ASPEN, Colo. (AP) — The Latest on National Intelligence Director Dan Coats (all times local):
National Intelligence Director Dan Coats was surprised to learn Thursday that Russian President Vladimir Putin had been invited to the White House this fall.
A moderator at the Aspen Security Forum, where Coats was speaking in Colorado, broke into their conversation to describe the invitation.
"Say that again," Coats said, cupping his ear.
He took a deep breath and continued, "OK."
Then he smiled and said, "That's going to be special."
White House press secretary Sarah Huckabee Sanders said Thursday that President Donald Trump has asked national security adviser John Bolton to invite Putin to Washington in the fall.
Director of National Intelligence Dan Coats says only time will tell if North Korea will be willing to give up its nuclear weapons.
He says the U.S. should not assume denculearization will happen and says "trust and verify" should be America's mantra.
National Security Adviser John Bolton has suggested that North Korea could denuclearize in a year.
Coats said Thursday it is "technically possible" but "probably won't happen."
He notes that Secretary of State Mike Pompeo has projected a longer time frame.
Coats says North Korean exports have declined dramatically, putting economic pressure on leader Kim Jong Un. Coats says the U.S. should try to negotiate with him.
National Intelligence Director Dan Coats says he wishes President Donald Trump had made different statements in Helsinki, where he appeared to give credence to Russia's denial of interference in the 2016 U.S. election.
But Coats says he was just doing his job when he quickly issued a statement Monday to rebut Trump's comments, which were made while standing next to Russian President Vladimir Putin.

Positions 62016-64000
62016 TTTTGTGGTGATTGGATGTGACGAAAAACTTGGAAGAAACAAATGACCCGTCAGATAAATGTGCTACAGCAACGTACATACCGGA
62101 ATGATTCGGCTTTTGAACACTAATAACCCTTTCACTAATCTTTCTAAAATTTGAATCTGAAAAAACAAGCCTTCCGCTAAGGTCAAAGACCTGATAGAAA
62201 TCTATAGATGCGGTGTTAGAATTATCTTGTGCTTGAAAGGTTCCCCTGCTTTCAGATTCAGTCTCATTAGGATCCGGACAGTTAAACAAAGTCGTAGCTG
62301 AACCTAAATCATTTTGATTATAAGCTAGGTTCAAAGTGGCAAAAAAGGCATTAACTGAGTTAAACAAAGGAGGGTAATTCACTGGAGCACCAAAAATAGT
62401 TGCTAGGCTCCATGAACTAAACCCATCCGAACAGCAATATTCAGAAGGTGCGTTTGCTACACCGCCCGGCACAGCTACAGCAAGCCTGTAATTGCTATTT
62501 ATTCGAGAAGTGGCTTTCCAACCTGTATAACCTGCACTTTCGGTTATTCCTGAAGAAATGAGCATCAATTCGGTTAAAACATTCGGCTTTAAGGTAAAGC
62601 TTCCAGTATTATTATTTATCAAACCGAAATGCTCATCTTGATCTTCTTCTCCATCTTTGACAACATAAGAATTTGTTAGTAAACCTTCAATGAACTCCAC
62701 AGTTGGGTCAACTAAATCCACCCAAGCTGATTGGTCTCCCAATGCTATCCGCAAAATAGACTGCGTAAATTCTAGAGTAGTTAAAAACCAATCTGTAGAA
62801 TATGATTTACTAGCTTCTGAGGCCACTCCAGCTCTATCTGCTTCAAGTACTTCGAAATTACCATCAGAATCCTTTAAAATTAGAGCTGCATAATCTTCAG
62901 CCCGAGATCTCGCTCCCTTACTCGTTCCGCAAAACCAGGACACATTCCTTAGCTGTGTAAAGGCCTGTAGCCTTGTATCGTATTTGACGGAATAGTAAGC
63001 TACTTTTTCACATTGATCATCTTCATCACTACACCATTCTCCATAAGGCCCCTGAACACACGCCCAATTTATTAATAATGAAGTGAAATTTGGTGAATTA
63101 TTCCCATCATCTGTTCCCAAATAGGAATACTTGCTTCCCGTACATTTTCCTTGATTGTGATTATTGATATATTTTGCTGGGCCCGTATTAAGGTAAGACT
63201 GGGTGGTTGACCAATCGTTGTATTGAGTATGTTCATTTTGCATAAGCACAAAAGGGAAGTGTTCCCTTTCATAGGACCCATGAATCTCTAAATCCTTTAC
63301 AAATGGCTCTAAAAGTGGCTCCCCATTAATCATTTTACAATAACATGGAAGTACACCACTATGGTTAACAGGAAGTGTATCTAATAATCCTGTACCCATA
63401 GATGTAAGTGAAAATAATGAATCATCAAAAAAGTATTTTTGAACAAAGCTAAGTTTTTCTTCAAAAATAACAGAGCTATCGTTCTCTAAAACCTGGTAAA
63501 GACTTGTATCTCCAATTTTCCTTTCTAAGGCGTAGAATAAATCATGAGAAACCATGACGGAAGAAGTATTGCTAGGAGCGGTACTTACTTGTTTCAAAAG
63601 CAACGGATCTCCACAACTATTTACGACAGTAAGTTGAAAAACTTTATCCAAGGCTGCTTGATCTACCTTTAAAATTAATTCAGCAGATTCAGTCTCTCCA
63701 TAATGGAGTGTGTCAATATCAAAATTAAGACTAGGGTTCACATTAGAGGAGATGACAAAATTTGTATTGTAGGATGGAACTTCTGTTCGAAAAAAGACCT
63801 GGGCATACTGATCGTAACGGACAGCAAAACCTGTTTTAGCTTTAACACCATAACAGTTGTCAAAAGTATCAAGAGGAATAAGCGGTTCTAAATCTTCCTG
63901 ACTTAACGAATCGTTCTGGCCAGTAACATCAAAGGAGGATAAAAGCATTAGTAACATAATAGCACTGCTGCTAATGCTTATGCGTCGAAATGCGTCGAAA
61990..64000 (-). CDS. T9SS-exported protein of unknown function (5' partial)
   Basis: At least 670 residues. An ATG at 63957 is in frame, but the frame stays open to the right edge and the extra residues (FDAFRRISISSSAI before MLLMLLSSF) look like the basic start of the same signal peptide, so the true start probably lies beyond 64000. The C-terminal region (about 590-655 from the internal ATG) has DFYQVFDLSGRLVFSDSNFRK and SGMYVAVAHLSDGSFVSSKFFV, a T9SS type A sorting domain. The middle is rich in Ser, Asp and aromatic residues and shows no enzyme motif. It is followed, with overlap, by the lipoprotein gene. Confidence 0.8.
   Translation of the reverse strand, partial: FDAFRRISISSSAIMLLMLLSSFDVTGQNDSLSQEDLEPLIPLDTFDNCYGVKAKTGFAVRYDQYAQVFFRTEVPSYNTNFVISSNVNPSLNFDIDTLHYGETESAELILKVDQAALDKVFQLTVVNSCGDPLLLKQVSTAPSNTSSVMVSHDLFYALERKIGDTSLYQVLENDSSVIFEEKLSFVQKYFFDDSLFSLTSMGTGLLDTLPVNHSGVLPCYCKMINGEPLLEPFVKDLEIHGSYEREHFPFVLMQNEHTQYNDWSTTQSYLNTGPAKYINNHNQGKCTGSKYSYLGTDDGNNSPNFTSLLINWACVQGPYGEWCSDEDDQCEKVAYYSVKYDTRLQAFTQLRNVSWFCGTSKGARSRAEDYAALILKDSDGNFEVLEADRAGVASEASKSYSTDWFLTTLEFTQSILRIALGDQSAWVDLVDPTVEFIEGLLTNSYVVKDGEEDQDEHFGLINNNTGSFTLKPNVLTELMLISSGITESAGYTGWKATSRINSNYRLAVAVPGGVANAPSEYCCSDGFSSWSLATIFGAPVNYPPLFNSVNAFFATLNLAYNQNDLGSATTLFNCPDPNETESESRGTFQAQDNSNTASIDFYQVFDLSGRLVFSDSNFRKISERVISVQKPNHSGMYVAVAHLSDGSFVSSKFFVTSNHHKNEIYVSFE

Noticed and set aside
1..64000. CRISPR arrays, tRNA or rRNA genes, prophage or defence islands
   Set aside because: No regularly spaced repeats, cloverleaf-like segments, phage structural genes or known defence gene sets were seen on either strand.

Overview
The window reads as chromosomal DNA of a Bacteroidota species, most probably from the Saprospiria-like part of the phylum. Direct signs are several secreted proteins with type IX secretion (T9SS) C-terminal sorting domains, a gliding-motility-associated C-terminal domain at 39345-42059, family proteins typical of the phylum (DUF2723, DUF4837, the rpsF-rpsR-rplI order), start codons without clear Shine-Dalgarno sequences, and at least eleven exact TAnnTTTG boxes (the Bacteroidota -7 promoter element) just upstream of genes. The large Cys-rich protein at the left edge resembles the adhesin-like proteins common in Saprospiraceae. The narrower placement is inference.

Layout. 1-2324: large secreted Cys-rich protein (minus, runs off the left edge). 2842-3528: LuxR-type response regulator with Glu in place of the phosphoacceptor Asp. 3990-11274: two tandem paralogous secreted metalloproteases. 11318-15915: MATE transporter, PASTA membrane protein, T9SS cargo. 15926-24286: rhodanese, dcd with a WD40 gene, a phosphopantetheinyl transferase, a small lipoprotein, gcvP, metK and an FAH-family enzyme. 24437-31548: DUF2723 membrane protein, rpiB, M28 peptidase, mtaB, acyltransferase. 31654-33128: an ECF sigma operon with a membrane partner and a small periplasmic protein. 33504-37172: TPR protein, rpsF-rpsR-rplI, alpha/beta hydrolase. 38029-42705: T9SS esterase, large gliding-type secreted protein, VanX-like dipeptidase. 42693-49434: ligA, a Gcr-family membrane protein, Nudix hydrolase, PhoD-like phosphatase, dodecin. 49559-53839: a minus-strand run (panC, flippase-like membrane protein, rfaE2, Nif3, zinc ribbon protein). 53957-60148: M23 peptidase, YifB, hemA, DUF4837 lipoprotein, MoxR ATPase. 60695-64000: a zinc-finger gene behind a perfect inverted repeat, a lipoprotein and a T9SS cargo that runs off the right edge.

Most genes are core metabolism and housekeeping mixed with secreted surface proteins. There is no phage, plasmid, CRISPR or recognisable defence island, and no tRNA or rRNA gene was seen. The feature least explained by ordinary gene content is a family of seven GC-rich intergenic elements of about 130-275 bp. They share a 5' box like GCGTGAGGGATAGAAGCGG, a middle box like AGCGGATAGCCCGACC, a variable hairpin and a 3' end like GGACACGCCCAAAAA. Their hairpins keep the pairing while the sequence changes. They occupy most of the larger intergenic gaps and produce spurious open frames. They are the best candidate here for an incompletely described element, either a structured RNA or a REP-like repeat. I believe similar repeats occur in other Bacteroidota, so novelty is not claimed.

Coats is restating the U.S. intelligence assessment about Russian meddling and Moscow's "ongoing, pervasive efforts to undermine our democracy."
He says he thought it was important to express support for the intelligence professionals he represents and he was happy Trump worked to clarify his statement.
Coats spoke Thursday at the Aspen Security Forum in Colorado.
National Intelligence Director Dan Coats' drumbeat of criticism against Russia is clashing loudly with President Donald Trump's pro-Kremlin remarks.
Trump's remarks after Wednesday's Cabinet meeting, where he appeared to deny the longtime U.S. foe was still targeting American elections, are just the latest in a growing list of statements that conflict with Coats'. His job is to share the work of the 17 intelligence agencies he oversees with the president.
Coats was banned from traveling to Russia in 2014 for calling out its annexation of Crimea, and he has continued to raise the alarm on Russia since his appointment by Trump as intelligence chief in March 2017.
That's left Coats in a tight spot.